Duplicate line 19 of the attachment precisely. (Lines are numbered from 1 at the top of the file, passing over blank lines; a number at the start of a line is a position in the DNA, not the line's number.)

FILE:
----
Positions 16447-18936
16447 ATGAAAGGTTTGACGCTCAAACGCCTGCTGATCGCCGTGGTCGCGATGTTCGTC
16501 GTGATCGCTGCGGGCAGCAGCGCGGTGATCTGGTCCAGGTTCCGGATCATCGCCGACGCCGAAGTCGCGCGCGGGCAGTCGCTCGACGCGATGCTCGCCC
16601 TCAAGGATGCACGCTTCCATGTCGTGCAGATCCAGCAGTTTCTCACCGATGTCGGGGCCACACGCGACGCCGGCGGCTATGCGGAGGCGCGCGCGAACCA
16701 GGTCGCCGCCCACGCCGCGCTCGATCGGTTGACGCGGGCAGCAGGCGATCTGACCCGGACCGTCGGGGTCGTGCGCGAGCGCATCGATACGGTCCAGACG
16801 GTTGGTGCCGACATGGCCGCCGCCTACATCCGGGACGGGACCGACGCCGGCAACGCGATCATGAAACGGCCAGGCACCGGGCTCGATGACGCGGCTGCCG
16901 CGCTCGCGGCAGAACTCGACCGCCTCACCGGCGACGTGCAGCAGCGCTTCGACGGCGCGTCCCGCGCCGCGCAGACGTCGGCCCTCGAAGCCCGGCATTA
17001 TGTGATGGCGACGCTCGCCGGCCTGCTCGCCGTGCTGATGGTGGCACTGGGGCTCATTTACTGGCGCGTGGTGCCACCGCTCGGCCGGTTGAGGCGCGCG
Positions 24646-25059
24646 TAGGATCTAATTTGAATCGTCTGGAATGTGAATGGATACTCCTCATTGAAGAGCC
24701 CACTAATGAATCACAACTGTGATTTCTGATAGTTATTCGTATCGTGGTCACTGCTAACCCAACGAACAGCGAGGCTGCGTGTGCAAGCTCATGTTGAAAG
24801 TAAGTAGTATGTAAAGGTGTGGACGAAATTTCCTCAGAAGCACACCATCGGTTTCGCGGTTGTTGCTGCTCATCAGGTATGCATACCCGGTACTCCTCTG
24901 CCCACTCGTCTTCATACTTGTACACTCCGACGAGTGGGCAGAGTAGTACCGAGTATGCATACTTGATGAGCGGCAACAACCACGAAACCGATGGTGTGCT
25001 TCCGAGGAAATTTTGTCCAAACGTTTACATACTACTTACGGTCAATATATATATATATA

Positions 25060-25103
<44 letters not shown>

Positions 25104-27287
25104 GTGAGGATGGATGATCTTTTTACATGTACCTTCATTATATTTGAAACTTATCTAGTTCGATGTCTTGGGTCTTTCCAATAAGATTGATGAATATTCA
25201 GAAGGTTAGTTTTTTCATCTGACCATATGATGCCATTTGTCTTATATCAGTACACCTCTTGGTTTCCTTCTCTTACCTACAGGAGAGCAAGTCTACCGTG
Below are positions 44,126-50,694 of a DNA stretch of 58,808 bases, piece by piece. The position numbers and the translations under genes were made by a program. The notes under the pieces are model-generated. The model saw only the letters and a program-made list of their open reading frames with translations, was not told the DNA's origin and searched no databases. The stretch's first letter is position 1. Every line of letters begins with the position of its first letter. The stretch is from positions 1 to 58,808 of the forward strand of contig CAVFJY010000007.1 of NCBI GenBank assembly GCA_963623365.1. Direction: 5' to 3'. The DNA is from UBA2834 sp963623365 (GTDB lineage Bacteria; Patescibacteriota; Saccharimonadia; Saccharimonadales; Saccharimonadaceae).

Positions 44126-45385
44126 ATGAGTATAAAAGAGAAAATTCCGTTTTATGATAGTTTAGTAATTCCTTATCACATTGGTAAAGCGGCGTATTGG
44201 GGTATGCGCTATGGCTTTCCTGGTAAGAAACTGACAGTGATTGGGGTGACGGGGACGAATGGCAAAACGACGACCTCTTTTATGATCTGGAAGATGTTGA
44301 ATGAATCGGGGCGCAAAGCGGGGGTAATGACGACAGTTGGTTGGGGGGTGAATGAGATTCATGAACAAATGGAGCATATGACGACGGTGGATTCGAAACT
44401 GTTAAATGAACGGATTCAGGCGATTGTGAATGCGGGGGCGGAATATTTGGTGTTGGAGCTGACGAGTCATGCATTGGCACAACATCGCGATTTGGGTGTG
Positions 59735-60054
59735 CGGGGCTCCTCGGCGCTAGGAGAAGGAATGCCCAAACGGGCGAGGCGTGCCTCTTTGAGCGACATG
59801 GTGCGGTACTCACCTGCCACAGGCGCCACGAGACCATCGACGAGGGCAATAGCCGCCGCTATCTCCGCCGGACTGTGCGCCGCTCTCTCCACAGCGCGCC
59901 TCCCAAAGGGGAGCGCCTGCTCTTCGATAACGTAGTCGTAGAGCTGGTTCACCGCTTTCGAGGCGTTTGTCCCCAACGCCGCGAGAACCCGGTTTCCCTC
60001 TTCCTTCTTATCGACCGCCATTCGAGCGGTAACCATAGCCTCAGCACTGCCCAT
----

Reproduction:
25201 GAAGGTTAGTTTTTTCATCTGACCATATGATGCCATTTGTCTTATATCAGTACACCTCTTGGTTTCCTTCTCTTACCTACAGGAGAGCAAGTCTACCGTG